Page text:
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I've made massive strides on CapTP for @spritelyproject and honestly, I think this is the most important work I've done in my life. But it's hard to explain *why* when few people even know what CapTP *is*.

So: CapTP explainer 🧵, right here (with blogpost to follow):

CapTP is a protocol to allow "distributed object programming over mutually suspicious networks, meant to be combined with an object capability style of programming".

Wow! There's a lot to unpack there! So let's break it apart piece by piece...

"Distributed object programming": Yes, CapTP allows you to program across networks with the level of convenience as if you were programming against *local objects*.

(Throw out your assumptions of "objects" as OOP, this can be functional; @spritelyproject's is)

"Mutually suspicious networks": there's no assumption that trust exists on server-boundaries... CapTP is built to allow collaboration *without* full trust.

Curiously, this approach allows for *increased* collaboration and building more trust; collaboration is more consensual.

Just to clarify: I feel safer knowing I do not need to trust all people equally and with the same things in my own life. I try not to base trust on boundaries of membership of nationality or household.

In P2P systems this is extra important if making new nodes is trivial.

"Combined with object capability style of programming": this combination is where the power really comes out. *Safe, cooperative interaction* is very *easy* in the ocap style: it turns out capability flows can be encoded as normal programming: argument passing and scope!

CapTP is designed to collaborate with this, and it means building secure systems is *easier than ever*: the protocol takes care of most security concerns, and programmers are left to think about the semantics of passing around variable references, which is *easy* to reason about.

This also means that writing distributed "protocols" often turns out to be a trivial operation because CapTP has already done most of the work.

I did a 250 line client/server p2p chat "protocol", designed it locally first; it "automatically" worked over the network due to CapTP

Well, 250 lines for the protocol, a mere 300 lines more for the GUI: dustycloud.org/blog/spritely-g

And it was *easy* for me to think about the security properties... because I was just thinking about how the *program* worked.

That means less time spent on "bespoke APIs".

Before I get any further on the "cool details": I want to emphasize that CapTP is not a @spritelyproject
invention. Mark S. Miller and many others helped me understand the design, which goes back 20 years in the E language: erights.org

You may have also even used a variant of CapTP: Cap'N Proto is a kind of CapTP, and many of its users don't know.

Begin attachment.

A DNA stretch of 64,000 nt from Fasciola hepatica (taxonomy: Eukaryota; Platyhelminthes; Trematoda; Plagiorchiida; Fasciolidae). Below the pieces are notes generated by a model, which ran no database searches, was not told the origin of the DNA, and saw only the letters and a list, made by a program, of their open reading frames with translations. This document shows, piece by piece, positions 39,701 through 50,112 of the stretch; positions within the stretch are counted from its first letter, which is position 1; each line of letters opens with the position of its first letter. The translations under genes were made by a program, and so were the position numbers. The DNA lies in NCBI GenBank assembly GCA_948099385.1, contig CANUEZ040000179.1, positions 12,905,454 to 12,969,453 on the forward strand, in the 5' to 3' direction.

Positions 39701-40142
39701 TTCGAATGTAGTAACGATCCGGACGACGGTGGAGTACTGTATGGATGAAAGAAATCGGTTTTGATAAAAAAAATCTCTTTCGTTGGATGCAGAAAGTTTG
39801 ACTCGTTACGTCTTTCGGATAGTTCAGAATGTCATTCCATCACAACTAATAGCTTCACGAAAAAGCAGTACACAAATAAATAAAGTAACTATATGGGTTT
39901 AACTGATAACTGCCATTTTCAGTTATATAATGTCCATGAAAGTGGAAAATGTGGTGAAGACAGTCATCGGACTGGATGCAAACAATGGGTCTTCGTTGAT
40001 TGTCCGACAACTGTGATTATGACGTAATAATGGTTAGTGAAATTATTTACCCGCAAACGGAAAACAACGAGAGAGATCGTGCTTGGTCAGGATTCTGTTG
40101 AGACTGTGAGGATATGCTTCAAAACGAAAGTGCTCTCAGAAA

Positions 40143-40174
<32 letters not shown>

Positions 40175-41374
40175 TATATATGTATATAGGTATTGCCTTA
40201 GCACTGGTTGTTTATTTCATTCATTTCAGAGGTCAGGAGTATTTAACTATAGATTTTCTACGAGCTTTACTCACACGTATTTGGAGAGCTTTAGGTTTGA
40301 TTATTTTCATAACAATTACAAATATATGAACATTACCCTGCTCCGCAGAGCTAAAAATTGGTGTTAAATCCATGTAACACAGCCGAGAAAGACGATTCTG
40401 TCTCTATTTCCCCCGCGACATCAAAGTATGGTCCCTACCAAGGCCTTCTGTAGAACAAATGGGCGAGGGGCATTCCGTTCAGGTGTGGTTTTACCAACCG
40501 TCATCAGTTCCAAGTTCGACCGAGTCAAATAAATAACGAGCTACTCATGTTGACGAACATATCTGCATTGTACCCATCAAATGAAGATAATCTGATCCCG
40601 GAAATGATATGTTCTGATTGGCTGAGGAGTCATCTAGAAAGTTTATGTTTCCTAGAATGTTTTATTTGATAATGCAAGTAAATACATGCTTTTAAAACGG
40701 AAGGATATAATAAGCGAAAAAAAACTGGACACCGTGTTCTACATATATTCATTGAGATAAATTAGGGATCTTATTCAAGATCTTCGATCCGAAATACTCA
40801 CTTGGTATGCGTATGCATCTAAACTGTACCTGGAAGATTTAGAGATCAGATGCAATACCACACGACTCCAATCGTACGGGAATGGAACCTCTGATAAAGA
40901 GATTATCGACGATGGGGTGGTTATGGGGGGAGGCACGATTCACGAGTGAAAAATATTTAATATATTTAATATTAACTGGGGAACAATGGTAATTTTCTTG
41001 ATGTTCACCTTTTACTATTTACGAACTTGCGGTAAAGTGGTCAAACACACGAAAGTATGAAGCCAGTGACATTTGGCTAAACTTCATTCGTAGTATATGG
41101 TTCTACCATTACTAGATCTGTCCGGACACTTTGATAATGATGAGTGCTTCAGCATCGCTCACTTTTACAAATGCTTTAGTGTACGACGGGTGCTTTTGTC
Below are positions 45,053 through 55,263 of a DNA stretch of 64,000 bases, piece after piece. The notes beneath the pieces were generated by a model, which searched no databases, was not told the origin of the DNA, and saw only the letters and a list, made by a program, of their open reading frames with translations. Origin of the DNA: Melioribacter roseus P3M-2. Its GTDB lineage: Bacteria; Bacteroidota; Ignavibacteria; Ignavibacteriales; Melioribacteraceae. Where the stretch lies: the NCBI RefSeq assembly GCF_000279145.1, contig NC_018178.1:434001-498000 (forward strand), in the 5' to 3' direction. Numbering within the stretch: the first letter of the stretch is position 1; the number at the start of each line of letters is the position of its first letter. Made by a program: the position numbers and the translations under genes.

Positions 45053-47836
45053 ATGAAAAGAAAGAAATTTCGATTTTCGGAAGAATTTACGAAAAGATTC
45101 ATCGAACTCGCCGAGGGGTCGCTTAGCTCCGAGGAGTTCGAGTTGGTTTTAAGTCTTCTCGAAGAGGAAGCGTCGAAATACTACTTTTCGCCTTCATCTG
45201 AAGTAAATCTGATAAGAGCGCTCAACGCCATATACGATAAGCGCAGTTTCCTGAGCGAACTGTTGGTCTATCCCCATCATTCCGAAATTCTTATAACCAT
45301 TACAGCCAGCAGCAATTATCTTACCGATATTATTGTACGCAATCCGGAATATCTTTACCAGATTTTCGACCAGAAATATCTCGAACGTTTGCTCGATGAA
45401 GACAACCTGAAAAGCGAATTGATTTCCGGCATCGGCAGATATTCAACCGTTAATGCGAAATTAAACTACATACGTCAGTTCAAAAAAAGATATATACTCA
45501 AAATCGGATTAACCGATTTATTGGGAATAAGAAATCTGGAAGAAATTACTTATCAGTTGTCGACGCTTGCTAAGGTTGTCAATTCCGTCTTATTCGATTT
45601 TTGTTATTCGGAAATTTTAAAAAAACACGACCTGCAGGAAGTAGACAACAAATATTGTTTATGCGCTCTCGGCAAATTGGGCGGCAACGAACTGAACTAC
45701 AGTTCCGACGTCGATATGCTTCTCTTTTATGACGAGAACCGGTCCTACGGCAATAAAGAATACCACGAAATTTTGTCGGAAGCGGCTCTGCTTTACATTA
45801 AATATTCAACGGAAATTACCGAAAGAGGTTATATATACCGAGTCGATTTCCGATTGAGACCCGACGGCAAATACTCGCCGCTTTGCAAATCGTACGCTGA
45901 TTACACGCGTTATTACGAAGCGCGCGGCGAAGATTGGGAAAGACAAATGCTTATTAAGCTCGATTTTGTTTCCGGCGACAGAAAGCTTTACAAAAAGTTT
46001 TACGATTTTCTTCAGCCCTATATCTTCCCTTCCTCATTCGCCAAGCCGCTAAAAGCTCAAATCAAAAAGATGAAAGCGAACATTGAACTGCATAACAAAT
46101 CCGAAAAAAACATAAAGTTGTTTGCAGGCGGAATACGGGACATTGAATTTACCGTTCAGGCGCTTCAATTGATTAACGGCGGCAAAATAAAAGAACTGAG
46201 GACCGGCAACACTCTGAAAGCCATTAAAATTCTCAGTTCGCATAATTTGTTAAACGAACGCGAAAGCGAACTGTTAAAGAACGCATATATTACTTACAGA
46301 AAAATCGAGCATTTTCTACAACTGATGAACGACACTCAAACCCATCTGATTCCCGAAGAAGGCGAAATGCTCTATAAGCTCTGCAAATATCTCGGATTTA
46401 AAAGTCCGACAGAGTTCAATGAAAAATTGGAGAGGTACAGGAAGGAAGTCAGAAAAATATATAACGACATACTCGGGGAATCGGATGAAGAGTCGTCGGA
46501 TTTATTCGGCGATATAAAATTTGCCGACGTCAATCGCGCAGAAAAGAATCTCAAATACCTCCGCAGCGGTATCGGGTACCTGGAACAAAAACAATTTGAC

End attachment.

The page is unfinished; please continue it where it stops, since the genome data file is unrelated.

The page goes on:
We hope to standardize this variant of CapTP in @spritelyproject and be interoperable with @agoric@twitter.com even though we use Scheme and they use JS. Language-agnostic!

Back to the cool features. CapTP is very *efficient*: you may have used ocap systems that have huge certificates or URIs. Nope, in CapTP a shared capability is merely a *bidirectional integer assignment* between the importer and exporter! (But users need not be aware of this.)

CapTP also has distributed acyclic garbage collection. That means that two servers can collaborate to say "oh yeah, thanks for giving me that object, but you don't need to hold onto it any more on my behalf." Wow!!!

CapTP also has "promise pipelining", which reduces round trips. I can send a message to a remote car factory and ask it to drive the car once it makes it, even before I've been told the car is made!

Languages which support it can make this look "natural" too!

So all in all, this reduces the amount of work for rich, networked collaborations with safety properties we can reason about from something which only protocol hyper-experts are deemed worthy to consider, to something that us mere mortals can think about.

You just write code!

Now the state of things: Agoric and @spritelyproject both want to implement the same CapTP (we aren't yet). @spritelyproject is a bit further ahead right now, but only got there with the help of folks at Agoric, so we really are working together!

(The reason @spritelyproject is further ahead is that Agoric is doing the hard work of helping the Javascript community get the features necessary to build this dream (important!); @spritelyproject started off on a more obscure foundation that already had all the needed pieces.)

So what now? I just implemented the last two hard pieces in @spritelyproject's CapTP: "handoffs" and "shortening/unwrapping" of object references that come home, which honestly is extra technical details that aren't important to go into here.

So what's next?

First, I need to clean things up. Then I need to do a writeup of how things currently work in our implementation. Then @spritelyproject and Agoric can talk more about how to get our implementations to align. That process is going to take quite a while but now it can start.

The next thing to do is to start building demos. Longform textual explanations are good and well, but "seeing is believing". CapTP is only exciting because it's a powerful *foundation* for what's to come. Time to give people a taste of the future... seeing is believing.

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@cwebber one big aspect you haven't mentioned is that CapTP is *asynchronous* (there can be many outgoing questions at the same time, and also there are promises that asynchronously resolve to capabilities). And if I understand it right, CapTP also allows for pipelining calls (sending a message to a yet unresolved promise).

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